Probiotics for the Prevention of Antibiotic-Associated Diarrhea in Outpatients: A Systematic Review and Meta-Analysis

Research output: Contribution to journalReviewResearchpeer-review

Sara Blaabjerg, Daniel Maribo Artzi, Rune Aabenhus

A common adverse effect of antibiotic use is diarrhea. Probiotics are living microorganisms, which, upon oral ingestion, may prevent antibiotic-associated diarrhea (AAD) by the normalization of an unbalanced gastrointestinal flora. The objective of this systematic review was to assess the benefits and harms of probiotics used for the prevention of AAD in an outpatient setting. A search of the PubMed database was conducted and yielded a total of 17 RCTs with 3631 participants to be included in the review. A meta-analysis was conducted for the primary outcome: the incidence of AAD. The pooled results found that AAD was present in 8.0% of the probiotic group compared to17.7% in the control group (RR 0.49, 95% CI 0.36 to 0.66; I2 = 58%), and the species-specific results were similar regarding the probiotic strains L. rhamnosus GG and S. boulardii. However, the overall quality of the included studies was moderate. A meta-analysis of the ten trials reporting adverse events demonstrated no statistically significant differences in the incidence of adverse events between the intervention and control group (RD 0.00, 95% CI 􀀀0.02 to 0.02, 2.363 participants). The results suggests that probiotic use may be beneficial in the prevention of AAD among outpatients. Furthermore,the use of probiotics appears safe.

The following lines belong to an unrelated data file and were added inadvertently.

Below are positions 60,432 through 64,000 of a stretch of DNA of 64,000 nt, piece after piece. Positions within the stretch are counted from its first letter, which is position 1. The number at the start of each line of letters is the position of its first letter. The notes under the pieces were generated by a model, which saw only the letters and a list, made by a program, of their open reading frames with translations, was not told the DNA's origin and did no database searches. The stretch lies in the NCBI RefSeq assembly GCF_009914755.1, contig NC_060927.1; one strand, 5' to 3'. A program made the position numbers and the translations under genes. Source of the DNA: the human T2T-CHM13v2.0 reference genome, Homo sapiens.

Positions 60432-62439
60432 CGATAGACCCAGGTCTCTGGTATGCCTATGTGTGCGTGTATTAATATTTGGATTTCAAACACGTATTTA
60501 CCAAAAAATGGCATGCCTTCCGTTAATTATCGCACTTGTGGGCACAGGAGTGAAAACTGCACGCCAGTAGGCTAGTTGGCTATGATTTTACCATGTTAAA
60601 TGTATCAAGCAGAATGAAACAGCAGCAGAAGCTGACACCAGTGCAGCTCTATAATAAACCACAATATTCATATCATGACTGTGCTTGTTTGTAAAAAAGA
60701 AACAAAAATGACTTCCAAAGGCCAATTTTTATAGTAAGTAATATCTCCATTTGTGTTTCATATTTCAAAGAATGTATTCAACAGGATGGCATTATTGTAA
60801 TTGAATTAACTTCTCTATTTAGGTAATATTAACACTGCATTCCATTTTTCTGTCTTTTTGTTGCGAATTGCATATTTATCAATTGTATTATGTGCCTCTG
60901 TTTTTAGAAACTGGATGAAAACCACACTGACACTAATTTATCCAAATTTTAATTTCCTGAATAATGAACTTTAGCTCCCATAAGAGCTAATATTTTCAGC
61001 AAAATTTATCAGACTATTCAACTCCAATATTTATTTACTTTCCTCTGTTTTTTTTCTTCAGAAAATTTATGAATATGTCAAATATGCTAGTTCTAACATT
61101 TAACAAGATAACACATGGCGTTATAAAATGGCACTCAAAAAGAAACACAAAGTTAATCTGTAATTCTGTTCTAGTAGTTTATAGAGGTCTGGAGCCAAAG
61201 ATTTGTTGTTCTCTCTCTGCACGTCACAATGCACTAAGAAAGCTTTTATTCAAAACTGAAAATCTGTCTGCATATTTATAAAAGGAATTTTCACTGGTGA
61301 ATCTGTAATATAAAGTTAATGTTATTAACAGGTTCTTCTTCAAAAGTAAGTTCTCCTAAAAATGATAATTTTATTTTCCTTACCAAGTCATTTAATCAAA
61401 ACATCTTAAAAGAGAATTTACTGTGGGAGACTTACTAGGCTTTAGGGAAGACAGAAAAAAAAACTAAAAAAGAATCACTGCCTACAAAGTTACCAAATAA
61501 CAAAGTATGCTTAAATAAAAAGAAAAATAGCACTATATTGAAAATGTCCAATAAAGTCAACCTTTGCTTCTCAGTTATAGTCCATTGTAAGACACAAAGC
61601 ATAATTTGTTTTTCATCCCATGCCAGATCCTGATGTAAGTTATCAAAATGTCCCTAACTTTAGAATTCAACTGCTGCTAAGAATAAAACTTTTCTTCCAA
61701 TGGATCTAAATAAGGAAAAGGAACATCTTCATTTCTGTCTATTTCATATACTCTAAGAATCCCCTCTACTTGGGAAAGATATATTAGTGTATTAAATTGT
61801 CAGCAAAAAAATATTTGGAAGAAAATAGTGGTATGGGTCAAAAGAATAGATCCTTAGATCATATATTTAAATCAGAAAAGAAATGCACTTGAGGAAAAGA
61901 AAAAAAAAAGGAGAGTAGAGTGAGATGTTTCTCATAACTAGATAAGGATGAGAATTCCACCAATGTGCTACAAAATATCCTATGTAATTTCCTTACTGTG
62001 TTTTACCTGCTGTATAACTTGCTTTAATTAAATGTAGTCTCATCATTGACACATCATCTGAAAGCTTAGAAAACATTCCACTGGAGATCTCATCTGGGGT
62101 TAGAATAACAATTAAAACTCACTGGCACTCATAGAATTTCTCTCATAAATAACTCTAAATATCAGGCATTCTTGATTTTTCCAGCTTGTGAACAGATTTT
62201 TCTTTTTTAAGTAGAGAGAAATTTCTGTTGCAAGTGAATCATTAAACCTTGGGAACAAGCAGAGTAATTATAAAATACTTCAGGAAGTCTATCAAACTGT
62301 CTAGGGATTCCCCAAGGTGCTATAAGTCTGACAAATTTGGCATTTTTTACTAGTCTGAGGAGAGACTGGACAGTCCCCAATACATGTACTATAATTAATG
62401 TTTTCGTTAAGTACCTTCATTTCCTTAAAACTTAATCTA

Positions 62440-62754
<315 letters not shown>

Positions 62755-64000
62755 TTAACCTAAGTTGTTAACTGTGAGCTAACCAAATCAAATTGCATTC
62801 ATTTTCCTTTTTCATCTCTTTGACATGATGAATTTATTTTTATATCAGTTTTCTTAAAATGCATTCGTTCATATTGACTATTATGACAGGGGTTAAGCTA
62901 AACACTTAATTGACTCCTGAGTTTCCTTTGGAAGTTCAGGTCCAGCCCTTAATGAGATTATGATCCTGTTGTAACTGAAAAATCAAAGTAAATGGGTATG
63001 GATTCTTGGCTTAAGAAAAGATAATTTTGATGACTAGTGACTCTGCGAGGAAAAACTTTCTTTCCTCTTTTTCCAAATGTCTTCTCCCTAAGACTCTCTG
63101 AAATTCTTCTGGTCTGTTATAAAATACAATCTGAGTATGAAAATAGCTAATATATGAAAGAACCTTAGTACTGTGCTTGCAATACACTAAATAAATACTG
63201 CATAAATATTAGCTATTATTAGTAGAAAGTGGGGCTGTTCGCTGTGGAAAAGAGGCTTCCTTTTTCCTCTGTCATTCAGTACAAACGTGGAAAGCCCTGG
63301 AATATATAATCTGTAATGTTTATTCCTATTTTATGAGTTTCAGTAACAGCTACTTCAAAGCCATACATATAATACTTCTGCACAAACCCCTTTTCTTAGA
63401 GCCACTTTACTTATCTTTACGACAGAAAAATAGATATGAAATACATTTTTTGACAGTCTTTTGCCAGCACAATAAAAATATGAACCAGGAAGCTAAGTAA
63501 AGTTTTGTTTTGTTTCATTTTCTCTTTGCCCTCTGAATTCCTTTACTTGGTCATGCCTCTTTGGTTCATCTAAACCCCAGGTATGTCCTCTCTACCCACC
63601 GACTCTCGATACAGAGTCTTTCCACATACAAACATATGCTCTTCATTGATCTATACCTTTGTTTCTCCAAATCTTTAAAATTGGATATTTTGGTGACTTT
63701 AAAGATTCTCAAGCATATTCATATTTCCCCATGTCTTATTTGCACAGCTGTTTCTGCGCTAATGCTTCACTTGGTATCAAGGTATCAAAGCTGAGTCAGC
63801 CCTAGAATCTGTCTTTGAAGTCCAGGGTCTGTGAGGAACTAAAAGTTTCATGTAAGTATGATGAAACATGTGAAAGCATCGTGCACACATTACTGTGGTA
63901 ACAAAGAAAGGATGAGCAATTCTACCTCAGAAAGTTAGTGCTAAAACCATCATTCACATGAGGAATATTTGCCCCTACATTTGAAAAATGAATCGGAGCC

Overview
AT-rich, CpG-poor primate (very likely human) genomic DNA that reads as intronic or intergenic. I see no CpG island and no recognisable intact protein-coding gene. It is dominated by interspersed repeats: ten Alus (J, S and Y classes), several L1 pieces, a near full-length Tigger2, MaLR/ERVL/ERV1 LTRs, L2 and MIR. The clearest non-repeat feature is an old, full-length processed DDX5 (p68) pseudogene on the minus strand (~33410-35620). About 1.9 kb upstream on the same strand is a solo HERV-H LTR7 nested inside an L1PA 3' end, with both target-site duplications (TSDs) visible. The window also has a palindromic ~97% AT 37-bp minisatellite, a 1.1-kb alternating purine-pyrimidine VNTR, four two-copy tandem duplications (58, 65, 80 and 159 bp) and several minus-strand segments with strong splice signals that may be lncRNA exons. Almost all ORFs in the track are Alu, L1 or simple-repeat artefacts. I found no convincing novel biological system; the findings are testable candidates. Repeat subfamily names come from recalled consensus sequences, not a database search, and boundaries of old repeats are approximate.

Original languageEnglish
JournalAntibiotics
Volume6
Issue number4
Pages (from-to)1-17
Number of pages17
DOIs
Publication statusPublished - 12 Oct 2017

Number of downloads are based on statistics from Google Scholar and www.ku.dk


No data available

ID: 185943825